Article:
By Michelle Graff
michelle.graff@nationaljeweler.com
Biel/Bienne, Switzerland--Recently released statistics show that Swiss watch exports declined in 2015, the first slump for the sector since the global financial crisis put a damper on exports in 2009. 

The Federation of the Swiss Watch Industry (FH) said Tuesday that the total global value of watch exports in 2015 was approximately $21.1 billion, a 3 percent decrease when compared with 2014.

Development of the Hong Kong market “weighed heavily in the overall balance,” FH said. Exports deteriorated steadily throughout the year, falling from a positive 3 percent in the first quarter to a negative 7 percent in the fourth.

Factors contributing to the decline, according to FH, were the overvaluation of the Swiss franc, market development in Hong Kong, the economic slowdown and political decisions in China, tension in the Middle East, the low level of the Russian ruble, and terrorism.

FH said these issues will continue to influence results for the Swiss watch industry into the first part of 2016 and, consequently, “watch exports are likely at best to achieve the same value this year as in 2015.”

When it came to product in 2015, Swiss watches generated a value of approximately $19.9 billion, a nearly 4 percent decline. In volume terms the downturn was more moderate at about 2 percent with a total of 28.1 million timepieces exported, a number more similar to 2013 levels. In total, almost 500,000 fewer watches left Switzerland in 2015.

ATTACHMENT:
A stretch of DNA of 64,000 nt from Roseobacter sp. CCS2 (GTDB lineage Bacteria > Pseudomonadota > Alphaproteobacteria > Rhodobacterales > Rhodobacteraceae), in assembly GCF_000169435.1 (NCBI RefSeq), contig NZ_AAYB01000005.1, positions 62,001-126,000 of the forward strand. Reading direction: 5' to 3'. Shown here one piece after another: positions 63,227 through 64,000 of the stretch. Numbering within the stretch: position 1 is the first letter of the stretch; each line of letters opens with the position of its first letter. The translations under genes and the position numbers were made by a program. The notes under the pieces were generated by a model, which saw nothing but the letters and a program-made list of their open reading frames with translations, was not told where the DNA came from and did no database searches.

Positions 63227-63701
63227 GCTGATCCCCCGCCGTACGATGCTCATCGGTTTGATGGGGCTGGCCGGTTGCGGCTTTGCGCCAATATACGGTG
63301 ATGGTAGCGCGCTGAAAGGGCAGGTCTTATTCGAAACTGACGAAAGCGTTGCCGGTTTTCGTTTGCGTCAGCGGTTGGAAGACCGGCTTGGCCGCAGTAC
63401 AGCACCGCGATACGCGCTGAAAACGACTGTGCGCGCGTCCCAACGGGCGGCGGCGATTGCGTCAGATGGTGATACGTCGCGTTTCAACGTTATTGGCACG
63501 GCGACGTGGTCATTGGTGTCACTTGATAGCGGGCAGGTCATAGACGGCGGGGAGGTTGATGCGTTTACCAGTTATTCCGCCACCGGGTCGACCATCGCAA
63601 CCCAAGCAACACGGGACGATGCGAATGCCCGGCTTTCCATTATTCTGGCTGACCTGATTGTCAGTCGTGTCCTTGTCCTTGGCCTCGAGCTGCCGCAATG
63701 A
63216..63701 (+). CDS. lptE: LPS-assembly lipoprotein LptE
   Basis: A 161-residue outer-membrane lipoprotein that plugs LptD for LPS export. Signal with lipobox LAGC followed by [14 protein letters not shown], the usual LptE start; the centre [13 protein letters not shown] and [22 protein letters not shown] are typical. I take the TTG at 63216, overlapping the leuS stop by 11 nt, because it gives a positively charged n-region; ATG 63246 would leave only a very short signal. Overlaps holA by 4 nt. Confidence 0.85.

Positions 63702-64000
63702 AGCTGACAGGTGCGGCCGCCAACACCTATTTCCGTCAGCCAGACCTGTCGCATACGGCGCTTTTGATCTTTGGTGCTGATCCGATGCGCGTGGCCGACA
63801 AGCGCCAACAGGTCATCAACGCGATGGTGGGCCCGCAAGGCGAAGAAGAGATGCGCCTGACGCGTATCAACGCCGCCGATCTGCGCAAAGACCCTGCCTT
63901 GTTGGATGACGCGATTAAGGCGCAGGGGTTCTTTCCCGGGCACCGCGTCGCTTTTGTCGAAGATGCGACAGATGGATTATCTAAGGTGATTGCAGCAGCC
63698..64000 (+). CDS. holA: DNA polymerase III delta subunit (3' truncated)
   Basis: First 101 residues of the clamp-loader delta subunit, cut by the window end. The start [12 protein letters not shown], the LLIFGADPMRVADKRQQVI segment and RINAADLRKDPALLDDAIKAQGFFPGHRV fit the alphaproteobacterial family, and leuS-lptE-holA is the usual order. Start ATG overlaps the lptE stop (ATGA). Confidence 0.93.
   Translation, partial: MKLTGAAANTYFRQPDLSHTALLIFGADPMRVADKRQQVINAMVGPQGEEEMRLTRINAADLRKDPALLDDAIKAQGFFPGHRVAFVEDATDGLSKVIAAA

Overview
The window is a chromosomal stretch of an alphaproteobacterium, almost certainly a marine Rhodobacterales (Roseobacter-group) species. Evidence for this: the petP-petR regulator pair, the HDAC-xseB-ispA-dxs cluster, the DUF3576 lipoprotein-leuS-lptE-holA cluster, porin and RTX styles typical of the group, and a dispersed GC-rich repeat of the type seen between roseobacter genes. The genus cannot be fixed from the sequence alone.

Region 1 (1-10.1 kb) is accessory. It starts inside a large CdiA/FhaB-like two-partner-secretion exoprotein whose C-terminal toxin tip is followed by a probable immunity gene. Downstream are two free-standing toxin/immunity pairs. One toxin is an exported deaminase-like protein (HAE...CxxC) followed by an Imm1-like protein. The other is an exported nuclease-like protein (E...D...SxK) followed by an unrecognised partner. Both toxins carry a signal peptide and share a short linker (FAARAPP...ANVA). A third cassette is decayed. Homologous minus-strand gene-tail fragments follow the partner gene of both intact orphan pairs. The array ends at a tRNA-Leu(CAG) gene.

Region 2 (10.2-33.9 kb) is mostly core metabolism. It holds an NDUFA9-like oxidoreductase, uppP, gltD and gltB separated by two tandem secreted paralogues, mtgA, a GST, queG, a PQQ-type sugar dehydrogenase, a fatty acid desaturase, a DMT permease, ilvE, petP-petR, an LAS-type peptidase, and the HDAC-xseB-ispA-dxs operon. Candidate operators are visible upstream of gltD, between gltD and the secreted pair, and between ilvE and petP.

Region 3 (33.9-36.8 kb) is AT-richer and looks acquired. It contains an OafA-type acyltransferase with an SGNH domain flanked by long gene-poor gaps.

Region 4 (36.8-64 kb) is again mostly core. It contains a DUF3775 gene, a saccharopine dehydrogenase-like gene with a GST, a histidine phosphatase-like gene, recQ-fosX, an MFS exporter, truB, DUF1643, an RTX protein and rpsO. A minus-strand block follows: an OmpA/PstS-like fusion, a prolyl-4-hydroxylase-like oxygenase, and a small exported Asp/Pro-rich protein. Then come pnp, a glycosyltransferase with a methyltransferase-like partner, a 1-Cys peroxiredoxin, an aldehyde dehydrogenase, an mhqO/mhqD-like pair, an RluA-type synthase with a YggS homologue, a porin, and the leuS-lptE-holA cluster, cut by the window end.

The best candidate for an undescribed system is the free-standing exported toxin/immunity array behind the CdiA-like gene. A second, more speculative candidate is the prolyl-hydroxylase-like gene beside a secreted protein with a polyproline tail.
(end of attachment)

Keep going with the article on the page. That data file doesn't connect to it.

Mechanical watches generated 80 percent of export sales, a value decrease of 2 percent. Exports of quartz timepiece declined almost 10 percent.

FH said all main price segments saw value contract in 2015, though results were not uniform: the value of watches costing less than $200 (export price) dropped about 1 percent, and even recorded a slight increase in volume terms at 1.3 percent. The $200 to $500 category was hardest hit, seeing a value downturn of about 9 percent.

When it came to watches costing between $500 and $3,000, value declined by 4 percent. Watches exporting for more than $3,000 saw a 3 percent drop.

When it came to main markets, Swiss watch exports to the U.S. dropped by almost 1 percent, the result of a steady growth until August when a sharp decline led to a year that ended flat.

Hong Kong saw significant decline at 23 percent, followed by the United Arab Emirates (7 percent), China (5 percent), Taiwan (3 percent) and Japan (2 percent).

Markets that absorbed more Swiss watches in 2015 were the United Kingdom (up 19 percent), Austria (15 percent), Saudi Arabia (11 percent) and France (9 percent).

“Asia was the leading market for Swiss watchmakers and absorbed exactly half of exports by value,” FH said. “It recorded a sharp decline. Europe, accounting for one-third of sales, registered a healthy increase of 6 percent compared to 2014. Growth on the American continent suffered a reverse from September onward and ended the year on a negative note.”

 





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